Cyber attacks continue at Twitter, Facebook, LiveJournal
"The attacks continued but we got better at dealing with them such that Twitter remains active," Twitter co-founder Biz Stone wrote in an email reply to an AFP inquiry. "Our systems are looking good and the platform is healthy."
Facebook was still seeing "botnet" driven Web page requests associated with the distributed-denial-of-service (DDoS) attacks but the volume was "insignificant," according to the California-based social-networking star.
"The attacks are continuing but LiveJournal is handling it just fine at this point," a spokesman for the blogging service told AFP.
However, there were problems accessing LiveJournal pages of a pro-Georgian blogger identified as the target of DDoS attacks intended to silence his online commentary.
Speaking to AFP in the Georgian capital Tbilisi on Saturday, the blogger said he believed Russia was behind the DDoS attacks and meant to silence his criticism of Moscow's role in last year's Georgia-Russia war.
Internet security specialists say the source of the attacks may never be determined with certainty if no one claims responsibility.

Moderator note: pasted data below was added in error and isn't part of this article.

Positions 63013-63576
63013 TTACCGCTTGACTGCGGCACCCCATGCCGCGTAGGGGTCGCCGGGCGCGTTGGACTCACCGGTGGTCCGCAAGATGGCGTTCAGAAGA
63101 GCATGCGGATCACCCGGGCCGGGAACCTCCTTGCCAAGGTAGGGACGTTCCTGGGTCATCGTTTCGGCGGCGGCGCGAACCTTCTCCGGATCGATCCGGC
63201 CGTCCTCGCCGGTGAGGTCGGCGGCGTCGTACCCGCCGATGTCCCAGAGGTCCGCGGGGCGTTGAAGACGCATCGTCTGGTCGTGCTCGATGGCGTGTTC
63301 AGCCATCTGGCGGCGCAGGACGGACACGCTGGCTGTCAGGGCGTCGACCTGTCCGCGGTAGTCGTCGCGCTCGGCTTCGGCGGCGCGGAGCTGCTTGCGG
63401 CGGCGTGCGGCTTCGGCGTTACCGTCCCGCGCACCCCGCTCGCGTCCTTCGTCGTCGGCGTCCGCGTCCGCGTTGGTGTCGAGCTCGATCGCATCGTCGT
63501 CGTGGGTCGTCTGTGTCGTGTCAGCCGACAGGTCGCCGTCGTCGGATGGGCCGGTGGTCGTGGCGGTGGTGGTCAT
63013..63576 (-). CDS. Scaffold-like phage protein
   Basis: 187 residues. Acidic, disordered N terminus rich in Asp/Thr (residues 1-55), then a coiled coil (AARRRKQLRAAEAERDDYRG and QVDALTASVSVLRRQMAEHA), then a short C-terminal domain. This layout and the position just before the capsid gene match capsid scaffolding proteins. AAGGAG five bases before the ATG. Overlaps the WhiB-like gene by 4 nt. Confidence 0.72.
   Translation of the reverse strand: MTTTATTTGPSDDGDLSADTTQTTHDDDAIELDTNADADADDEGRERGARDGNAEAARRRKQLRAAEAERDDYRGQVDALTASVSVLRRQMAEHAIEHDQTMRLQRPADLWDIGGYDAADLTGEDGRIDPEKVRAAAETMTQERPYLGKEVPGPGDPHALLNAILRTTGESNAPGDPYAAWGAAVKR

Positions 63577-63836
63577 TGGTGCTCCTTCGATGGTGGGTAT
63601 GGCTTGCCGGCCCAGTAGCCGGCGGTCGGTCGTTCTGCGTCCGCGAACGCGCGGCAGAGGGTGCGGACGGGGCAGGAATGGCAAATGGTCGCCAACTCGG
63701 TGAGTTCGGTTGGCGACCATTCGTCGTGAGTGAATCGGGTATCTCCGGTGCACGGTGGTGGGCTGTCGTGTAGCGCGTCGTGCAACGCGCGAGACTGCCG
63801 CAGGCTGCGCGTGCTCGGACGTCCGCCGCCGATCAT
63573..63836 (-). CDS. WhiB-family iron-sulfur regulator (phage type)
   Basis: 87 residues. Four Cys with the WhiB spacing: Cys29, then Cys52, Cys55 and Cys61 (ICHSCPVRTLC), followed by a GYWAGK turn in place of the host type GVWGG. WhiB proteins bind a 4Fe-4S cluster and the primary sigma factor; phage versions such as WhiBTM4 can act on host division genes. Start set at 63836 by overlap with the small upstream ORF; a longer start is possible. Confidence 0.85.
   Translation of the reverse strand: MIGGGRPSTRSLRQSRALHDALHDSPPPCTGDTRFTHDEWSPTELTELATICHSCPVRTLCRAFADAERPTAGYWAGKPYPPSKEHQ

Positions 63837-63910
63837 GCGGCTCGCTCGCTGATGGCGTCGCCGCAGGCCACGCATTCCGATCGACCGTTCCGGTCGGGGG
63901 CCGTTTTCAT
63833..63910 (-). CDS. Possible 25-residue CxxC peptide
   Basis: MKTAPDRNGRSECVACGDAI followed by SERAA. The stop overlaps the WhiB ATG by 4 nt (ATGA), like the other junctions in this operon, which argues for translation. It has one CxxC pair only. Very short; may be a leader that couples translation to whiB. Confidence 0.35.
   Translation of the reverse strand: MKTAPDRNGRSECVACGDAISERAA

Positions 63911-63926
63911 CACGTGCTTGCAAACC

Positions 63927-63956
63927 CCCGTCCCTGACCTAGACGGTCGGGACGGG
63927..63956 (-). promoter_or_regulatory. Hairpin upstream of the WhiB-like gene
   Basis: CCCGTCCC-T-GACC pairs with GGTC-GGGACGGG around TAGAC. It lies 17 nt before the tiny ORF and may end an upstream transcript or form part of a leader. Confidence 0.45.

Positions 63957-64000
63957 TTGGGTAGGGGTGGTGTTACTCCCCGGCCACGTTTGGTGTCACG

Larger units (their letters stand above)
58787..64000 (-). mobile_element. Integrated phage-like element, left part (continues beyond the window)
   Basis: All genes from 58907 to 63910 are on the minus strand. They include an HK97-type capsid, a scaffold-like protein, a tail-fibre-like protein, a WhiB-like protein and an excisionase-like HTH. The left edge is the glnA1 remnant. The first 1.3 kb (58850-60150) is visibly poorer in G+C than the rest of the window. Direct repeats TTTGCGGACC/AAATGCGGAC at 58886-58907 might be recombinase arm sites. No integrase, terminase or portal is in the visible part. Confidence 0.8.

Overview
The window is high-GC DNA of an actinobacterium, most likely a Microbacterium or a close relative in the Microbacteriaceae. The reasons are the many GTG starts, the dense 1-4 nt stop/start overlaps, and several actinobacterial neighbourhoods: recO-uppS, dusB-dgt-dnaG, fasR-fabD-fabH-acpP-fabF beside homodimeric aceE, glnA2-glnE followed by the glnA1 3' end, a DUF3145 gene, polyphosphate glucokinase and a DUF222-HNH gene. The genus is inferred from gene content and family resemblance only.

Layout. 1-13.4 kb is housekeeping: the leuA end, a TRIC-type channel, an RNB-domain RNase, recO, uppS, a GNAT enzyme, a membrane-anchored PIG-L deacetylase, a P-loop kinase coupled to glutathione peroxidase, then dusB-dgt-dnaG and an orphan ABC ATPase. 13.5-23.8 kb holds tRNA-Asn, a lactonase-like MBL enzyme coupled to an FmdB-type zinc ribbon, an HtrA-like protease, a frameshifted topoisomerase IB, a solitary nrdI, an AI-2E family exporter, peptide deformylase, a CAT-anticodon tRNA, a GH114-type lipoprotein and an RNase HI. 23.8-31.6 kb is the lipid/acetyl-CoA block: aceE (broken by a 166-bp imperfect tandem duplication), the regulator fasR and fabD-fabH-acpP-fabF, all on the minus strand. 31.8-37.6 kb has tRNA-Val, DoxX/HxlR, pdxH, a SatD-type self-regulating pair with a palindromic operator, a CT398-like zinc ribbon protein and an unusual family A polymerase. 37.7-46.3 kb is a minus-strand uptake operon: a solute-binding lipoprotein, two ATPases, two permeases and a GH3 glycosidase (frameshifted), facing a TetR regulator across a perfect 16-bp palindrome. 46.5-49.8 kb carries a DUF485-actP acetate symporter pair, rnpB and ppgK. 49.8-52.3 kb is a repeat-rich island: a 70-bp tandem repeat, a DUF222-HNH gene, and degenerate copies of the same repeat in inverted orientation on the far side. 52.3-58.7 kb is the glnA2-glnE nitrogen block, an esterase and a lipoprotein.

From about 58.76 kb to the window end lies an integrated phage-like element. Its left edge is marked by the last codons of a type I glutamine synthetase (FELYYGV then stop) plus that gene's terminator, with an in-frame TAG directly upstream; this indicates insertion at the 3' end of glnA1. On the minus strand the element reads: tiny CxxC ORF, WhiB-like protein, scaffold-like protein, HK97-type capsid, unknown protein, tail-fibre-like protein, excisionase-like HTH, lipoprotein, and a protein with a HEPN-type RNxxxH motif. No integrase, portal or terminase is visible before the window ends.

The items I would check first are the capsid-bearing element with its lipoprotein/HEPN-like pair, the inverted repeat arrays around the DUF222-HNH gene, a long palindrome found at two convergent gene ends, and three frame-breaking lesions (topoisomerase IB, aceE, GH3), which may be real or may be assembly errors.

Last year's war saw Russian troops pour into Georgia following a Georgian military assault on its rebel region of South Ossetia.
After occupying swathes of territory Russian forces later withdrew into South Ossetia and Abkhazia, which Moscow recognized as independent states.
Messages from the Tbilisi-based blogger, who writes under the name "Cyxymu," were accessible at Twitter, where Monday he posted a link to a letter to Russian president Dmitry Medvedev.
Late last week, massive DDoS attacks hammered Twitter, Facebook, LiveJournal and YouTube in what Internet security specialists say was a blitz intended to prevent Cyxymu from posting his views on Russia-Georgia politics.
Twitter and Facebook have teamed with Internet powerhouse Google to investigate the attacks.
Google owns online video-sharing website YouTube and a Blogger service that were reportedly hit by cyber attacks.
Classic DDoS attacks involve legions of zombie computers, machines infected with viruses, which are commanded to simultaneously visit a website.
Such a massive onslaught of demand can overwhelm website computer servers, slowing service or knocking it offline.
An everyday chatting tool for many, Twitter has also become a weapon for dissidents to circumvent censorship in places where freedom of speech is suppressed.
(c) 2009 AFP